Don’t be surprised if, over the next week and a half, you happen to see a number of sweaty, panic-stricken students dressed in oversized, red T-shirts, lugging camera equipment all over Santa Barbara. They’re just one of the 10 crews plucked to create the seemingly impossible: a 10-minute film in 10 days.
On Monday night, 10 local student filmmakers received word that the stopwatch had begun ticking. The Rosebud Digital Filmmakers Competition, also known as the 10-10-10 Project, is off and running with local student filmmakers vying for the honor of screening their swiftly made film on the Santa Barbara International Film Festival’s closing night ceremony Feb. 8.
Inside the Santa Barbara Hotel on Monday night, the young winners milled about, meeting one another and waiting to learn the rules they must adhere to over the next week and a half. Besides their apparent giddiness, the gap in ages among the chosen winners was striking. Students from San Marcos High School, Santa Barbara High, Laguna Blanca High, Brooks Institute of Photography, Santa Barbara City College and UCSB all submitted a five-minute sample of their work, from which a selection committee with representatives from each school and SBIFF selected the 10 winners. From here, the filmmakers have 10 days to complete a 10-minute film abiding by these rules as stated on the festival website, www.sbfilmfestival.org:
Films must include: a) shots from opening night of Santa Barbara International Film Festival; b) a festival pass holder who becomes a character in the film; c) the line: “my heart beats so that I can’t hardly sleep”; d) a Santa Barbara landmark as a location; e) … a Film Festival sponsor, listed in our program guide, which will be handed out on Friday, as a plot line.
Next Friday, Feb. 6, each crew, consisting of no more than four students, must submit whatever work they’ve accomplished over the previous 10 days and wait while a jury consisting of director Andrew Davis (“The Fugitive”), Joe Medjuk (producer, Montecito Pictures) and screenwriter Jeff King determine the winners. Firmly planted in the eye of a hurricane, Artsweek caught senior film studies major David Lindsay on Tuesday night as he embarks on directing his own 10-10-10 feature for the festival, already titled, “Aceite de los Muertos.”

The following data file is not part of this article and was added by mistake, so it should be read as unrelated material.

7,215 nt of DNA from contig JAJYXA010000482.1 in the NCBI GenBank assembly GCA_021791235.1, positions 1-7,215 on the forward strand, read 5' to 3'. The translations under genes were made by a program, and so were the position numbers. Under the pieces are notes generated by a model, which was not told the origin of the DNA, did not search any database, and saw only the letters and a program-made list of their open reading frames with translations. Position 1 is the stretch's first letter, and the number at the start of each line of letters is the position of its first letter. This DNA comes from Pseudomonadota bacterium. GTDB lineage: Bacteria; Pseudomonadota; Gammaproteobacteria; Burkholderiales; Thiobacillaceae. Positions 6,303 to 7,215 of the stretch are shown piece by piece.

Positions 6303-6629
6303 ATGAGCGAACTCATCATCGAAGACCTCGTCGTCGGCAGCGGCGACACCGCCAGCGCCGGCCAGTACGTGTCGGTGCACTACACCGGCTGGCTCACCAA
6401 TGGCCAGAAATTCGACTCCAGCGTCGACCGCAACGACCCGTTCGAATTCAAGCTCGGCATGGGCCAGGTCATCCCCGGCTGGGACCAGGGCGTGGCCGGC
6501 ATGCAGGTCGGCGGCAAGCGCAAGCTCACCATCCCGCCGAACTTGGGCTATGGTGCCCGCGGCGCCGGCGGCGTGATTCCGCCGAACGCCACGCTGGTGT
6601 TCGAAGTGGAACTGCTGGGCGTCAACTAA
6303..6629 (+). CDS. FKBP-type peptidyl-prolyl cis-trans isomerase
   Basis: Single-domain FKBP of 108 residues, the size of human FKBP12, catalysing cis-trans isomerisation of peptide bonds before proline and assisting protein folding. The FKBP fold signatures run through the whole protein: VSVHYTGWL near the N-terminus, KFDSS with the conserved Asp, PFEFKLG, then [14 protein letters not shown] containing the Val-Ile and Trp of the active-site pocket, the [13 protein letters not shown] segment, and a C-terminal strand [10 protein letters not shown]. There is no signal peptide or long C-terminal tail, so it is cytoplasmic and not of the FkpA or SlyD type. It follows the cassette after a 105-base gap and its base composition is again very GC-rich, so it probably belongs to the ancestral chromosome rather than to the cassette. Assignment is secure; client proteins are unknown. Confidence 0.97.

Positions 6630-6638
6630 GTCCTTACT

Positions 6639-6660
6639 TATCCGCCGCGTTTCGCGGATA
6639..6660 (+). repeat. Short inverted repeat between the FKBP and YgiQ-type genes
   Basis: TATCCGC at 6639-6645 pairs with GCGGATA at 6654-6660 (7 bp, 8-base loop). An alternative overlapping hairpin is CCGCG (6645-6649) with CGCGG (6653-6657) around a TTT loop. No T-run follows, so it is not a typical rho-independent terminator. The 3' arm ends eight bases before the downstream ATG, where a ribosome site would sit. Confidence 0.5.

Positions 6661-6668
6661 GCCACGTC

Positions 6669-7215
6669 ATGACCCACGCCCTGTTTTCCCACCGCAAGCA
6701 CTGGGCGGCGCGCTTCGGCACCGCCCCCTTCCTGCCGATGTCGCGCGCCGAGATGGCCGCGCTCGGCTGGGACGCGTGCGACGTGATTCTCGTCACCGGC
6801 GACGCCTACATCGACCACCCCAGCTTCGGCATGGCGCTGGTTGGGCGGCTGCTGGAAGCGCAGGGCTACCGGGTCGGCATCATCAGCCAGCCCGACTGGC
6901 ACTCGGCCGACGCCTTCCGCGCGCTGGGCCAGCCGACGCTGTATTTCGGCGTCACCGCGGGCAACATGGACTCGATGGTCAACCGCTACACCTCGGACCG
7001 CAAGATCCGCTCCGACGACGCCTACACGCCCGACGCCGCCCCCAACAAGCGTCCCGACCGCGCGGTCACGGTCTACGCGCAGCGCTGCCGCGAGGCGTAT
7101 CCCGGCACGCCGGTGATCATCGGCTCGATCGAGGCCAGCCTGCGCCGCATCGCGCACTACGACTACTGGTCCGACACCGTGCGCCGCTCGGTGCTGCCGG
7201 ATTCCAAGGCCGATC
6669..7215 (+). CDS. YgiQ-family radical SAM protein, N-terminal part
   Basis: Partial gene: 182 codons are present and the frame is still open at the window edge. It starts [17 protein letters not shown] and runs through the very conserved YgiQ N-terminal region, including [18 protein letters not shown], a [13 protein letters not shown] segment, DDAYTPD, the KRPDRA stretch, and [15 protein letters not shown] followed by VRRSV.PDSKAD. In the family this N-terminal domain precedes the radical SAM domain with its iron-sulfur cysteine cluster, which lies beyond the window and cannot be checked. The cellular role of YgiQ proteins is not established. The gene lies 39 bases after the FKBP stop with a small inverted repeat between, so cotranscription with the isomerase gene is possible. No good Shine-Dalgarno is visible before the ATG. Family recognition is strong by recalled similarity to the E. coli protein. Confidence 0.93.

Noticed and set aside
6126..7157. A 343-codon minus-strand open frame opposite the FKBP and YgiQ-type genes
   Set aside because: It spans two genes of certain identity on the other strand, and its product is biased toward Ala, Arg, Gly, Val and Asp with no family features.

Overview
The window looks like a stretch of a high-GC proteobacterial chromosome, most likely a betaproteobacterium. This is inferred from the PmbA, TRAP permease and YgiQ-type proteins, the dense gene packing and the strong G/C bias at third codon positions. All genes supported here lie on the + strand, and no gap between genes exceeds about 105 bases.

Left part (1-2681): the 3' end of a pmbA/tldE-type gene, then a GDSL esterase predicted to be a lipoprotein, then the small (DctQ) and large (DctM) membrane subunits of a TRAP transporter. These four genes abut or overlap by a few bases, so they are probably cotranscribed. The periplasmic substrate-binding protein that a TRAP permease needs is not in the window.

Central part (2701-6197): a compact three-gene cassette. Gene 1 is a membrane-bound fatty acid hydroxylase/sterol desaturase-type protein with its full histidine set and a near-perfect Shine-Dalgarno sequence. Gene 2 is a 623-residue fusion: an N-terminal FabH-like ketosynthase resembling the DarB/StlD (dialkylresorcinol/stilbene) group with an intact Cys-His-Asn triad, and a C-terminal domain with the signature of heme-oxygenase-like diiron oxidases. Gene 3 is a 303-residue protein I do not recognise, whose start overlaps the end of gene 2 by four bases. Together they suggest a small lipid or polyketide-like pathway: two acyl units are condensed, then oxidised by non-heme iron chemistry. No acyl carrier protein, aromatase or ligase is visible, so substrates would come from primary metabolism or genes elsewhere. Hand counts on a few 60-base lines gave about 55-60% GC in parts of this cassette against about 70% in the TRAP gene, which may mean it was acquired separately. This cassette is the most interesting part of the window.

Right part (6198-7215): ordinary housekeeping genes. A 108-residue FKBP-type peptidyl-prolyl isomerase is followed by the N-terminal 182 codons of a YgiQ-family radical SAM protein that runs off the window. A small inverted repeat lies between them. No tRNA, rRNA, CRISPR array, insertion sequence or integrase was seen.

Artsweek: Now, you’re also working on “Twenty Licks” [title of the short film funded and created by students through the Film Studies Dept. over two quarters]. How’s that going?
David Lindsay: Oh… we’re behind. We’re still not done with principle photography yet, but it’ll get done. We’ve got so much momentum behind us, there’s no turning back. We’ll finish, but it’ll be a fun few weeks ahead of us.
What inspired you to take on another film?
It was kinda out of stupidity, but was more like peer pressuring. A bunch of us were all in the editing lab and Chris Mayer, the guy who won last year, was like, “Oh, you guys should go apply right now. You’re guaranteed to win.” So a bunch of us from the [Film Studies] 106 productions went ahead and applied.
What did you submit?
Five minutes from this silly little zombie movie I helped out on.
Can you tell me what your storyline is?
We have a shooting script up to draft five right now. It’s about a guy who is basically lucky his entire life and then one day that luck changes, all for the worst. He has the most unlucky day of his life and the world basically craps on him. There’s a unifying joke of bird poop landing on his shoulder every time something bad happens. Just when he doesn’t think he can get any unluckier, his luck returns and he’s saved from death. He learns the whole lesson about how he shouldn’t take luck for granted. (pauses) It’s definitely more comedy than it sounds. (pauses again) Bird poop, yeah.
Is directing something you plan on pursuing after you graduate this year?
It’s definitely keeping my interest right now. I’d like to pursue it to a certain degree in some way or another down the line. I’m definitely more interested in the post-production aspects of it. I’m a big fan of editing. … But with this project you’ve got to take everything from idea to conception to realization to completion.
So, what’s next from here?
I woke up this morning and kept working on the draft, which I think is what a lot of people did. I’m going to try and start shooting Thursday or Friday. I don’t want to have more than four days production. When all is said and done, it’ll come together and be a pretty fun little 10-minute movie.
The closing night ceremony will be held on Feb. 8 at the Granada Theater, in downtown Santa Barbara, starting at 7:30 p.m. Tickets are $25 for students. For more information, visit www.sbfilmfestival.org.